Chris Sawyer

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Chris Sawyer
Born Dundee, Scotland, United Kingdom
Education Strathclyde University
Occupation Video game designer
Known for Transport Tycoon
RollerCoaster Tycoon

Chris Sawyer is a Scottish video game designer and programmer who is best known for creating the Transport Tycoon and RollerCoaster Tycoon series. He is also the founder of 31X, a mobile game development company.


Sawyer first entered the games industry in 1983, writing games in Z80 machine code on the Memotech MTX home computer, and then the Amstrad CPC series home computer. Some of these were published by Ariolasoft, Sepulcri Scelerati and Ziggurat.

From 1988 to 1993, Sawyer worked on MS-DOS conversions of Amiga games and was involved in many projects, including Virus, Conqueror, Campaign, Birds of Prey, Dino Dini's Goal and Frontier: Elite II. He also contributed to the MS-DOS version of Elite Plus. Sawyer wrote most of his games in x86 assembly language,[1] using only the services of freelance graphics designer Simon Foster and composer Allister Brimble as needed.

Sawyer's first management simulation game, Transport Tycoon, was released by MicroProse in 1994 and became a classic of the tycoon series of games. A year later, he improved and extended the game, giving it the title Transport Tycoon Deluxe. Sawyer immediately sought to create a sequel. However, while still working on the basic game engine, Sawyer developed an interest in roller coasters, and changed the project into what would become RollerCoaster Tycoon, originally called White Knuckle before release.[2] After creating RollerCoaster Tycoon, he resumed work on the sequel for Transport Tycoon, but again postponed it to create RollerCoaster Tycoon 2. Upon completing that project, he resumed his work on the Transport Tycoon sequel, finally releasing it in 2004 as Chris Sawyer's Locomotion.[3]

Sawyer also served as a consultant for Atari in the development of RollerCoaster Tycoon 3 done by Frontier Developments. In November 2005, Sawyer sued Atari, claiming that they had failed to pay him certain royalties.[4] Sawyer and Atari settled out of court for an undisclosed amount in February 2008.[5]

Due to a combination of the legal issues with Atari, and a general detest of the violent nature of video games, Sawyer temporarily stepped away from video games after the release of Locomotion, until 2010.[6] In 2010, Sawyer founded 31X Ltd. which he initially planned to use as a holding company for the Transport Tycoon intellectual property. However, he saw that there was interest in a mobile version of Transport Tycoon and a space in the market for simulation games like this, and reworked 31X to be a video game developer focused on mobile games.[7] In addition to Sawyer, several others that worked with him on the Tycoon games became part of 31X, including Jacqui Lyons, who worked with Sawyer for more than 20 years, serving as the company's executive producer. [7]

31X's first product was Transport Tycoon for iOS and Android, released in 2013, which was assisted with Origin8.[8][6] Sawyer continued to work with Origin8 to bring the first two RollerCoaster Tycoon games into RollerCoaster Tycoon Classic released for mobile in December 2016. The game later received ports to Microsoft Windows and macOS in September 2017.[9][10][11]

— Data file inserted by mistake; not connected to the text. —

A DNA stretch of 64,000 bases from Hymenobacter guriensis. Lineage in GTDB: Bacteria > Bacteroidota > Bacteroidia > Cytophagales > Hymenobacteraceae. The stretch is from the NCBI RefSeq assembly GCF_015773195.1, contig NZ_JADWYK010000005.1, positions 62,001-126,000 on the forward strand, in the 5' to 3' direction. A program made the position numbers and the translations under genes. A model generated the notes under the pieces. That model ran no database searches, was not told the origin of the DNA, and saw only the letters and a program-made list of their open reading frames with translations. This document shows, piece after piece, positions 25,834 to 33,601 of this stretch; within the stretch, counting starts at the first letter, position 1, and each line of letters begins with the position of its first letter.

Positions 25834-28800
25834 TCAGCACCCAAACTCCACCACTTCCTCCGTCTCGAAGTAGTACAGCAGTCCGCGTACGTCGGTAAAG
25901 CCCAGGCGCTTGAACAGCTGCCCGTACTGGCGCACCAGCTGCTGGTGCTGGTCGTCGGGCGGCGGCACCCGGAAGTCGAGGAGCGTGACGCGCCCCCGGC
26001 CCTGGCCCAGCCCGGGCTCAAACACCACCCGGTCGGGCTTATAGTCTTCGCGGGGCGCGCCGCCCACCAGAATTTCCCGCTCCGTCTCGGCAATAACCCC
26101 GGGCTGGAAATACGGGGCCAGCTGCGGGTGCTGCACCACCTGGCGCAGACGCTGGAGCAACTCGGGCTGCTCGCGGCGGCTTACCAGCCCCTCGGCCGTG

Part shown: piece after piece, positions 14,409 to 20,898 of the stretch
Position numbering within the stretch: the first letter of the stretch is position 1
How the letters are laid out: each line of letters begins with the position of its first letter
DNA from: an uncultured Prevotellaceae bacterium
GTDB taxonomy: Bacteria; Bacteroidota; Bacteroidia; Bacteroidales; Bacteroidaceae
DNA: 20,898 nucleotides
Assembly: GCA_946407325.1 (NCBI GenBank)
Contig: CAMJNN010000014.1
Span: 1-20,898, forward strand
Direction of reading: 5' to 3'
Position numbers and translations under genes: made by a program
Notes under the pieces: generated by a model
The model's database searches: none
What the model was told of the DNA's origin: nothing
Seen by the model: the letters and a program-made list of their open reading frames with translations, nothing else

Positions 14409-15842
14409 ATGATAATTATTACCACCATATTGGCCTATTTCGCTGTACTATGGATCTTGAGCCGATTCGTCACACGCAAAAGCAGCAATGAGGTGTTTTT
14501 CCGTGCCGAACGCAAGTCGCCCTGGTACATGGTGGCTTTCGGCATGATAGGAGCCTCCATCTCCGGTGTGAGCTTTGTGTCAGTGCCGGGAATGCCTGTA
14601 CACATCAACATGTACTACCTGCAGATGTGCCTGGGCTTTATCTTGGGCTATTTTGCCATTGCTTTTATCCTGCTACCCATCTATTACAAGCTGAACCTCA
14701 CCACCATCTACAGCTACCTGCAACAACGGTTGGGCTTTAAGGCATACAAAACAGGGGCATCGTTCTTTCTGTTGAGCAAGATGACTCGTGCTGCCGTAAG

Sawyer has a degree in Computer Science and Microprocessor Systems.[12]


Title Year Publisher Notes
Virus 1988 Firebird Software
Revenge of Defender 1989 Epyx
Xenomorph 1990 Pandora
Conqueror 1990 Rainbow Arts Software GmbH
Elite Plus 1991 Microplay Software
Campaign 1992 Empire Interactive
Birds of Prey 1992 Electronic Arts
Goal! 1993 Virgin Games
Frontier: Elite II 1993 GameTek, Konami
Transport Tycoon 1994 MicroProse
Dino Dini's Soccer 1994 Virgin Interactive
Transport Tycoon World Editor 1995 MicroProse
Transport Tycoon Deluxe 1995 MicroProse
Frontier: First Encounters 1995 GameTek
RollerCoaster Tycoon 1999 Hasbro Interactive
RollerCoaster Tycoon: Corkscrew Follies 1999 Hasbro Interactive
RollerCoaster Tycoon: Loopy Landscapes 2000 Hasbro Interactive
RollerCoaster Tycoon 2 2002 Infogrames
RollerCoaster Tycoon 3 2004 Atari Consultant
Chris Sawyer's Locomotion 2004 Atari
Transport Tycoon 2013 31X [8]
RollerCoaster Tycoon Classic 2016 Atari [13]


  1. ^ Chris Sawyer Software Development Frequently Asked Questions
  2. ^ "10 things you (probably) never knew about Chris Sawyer's Tycoon games..." from Chris Sawyer Software Development website
  3. ^ Chris Sawyer (2004). "Chris Sawyer's Locomotion Manual". Atari. 
  4. ^ "Sawyer Sues Atari Over Roller Coaster Tycoon Royalties" from Gamasutra (8 November 2005)
  5. ^ "Sawyer settles Atari suit" from Develop (magazine) (5 February 2008)
  6. ^ a b Yin-Poole, Wesley (March 3, 2016). "A big interview with Chris Sawyer, the creator of RollerCoaster Tycoon". Retrieved April 3, 2016. 
  7. ^ a b Rose, Mike (July 19, 2013). "Chris Sawyer on his reentry back into video games". Gamasutra. Retrieved September 28, 2017. 
  8. ^ a b 31X - About
  9. ^ Souppouris, Aaron (22 December 2016). "Classic 'RollerCoaster Tycoon' comes to iOS and Android". Engadget. Retrieved 22 December 2016. 
  10. ^ Sarkar, Samit (22 December 2016). "First two RollerCoaster Tycoon games arrive on Android, iOS". Polygon. Retrieved 22 December 2016. 
  11. ^ Yin-Poole, Wesley (September 28, 2017). "RollerCoaster Tycoon Classic launches on Steam". Eurogamer. Retrieved September 28, 2017. 
  12. ^ "Chris Sawyer Software Development". Retrieved 2017-06-07. 
  13. ^ Yin-Poole, Wesley (3 March 2016). "A big interview with Chris Sawyer, the creator of RollerCoaster Tycoon". Retrieved 3 April 2016. 

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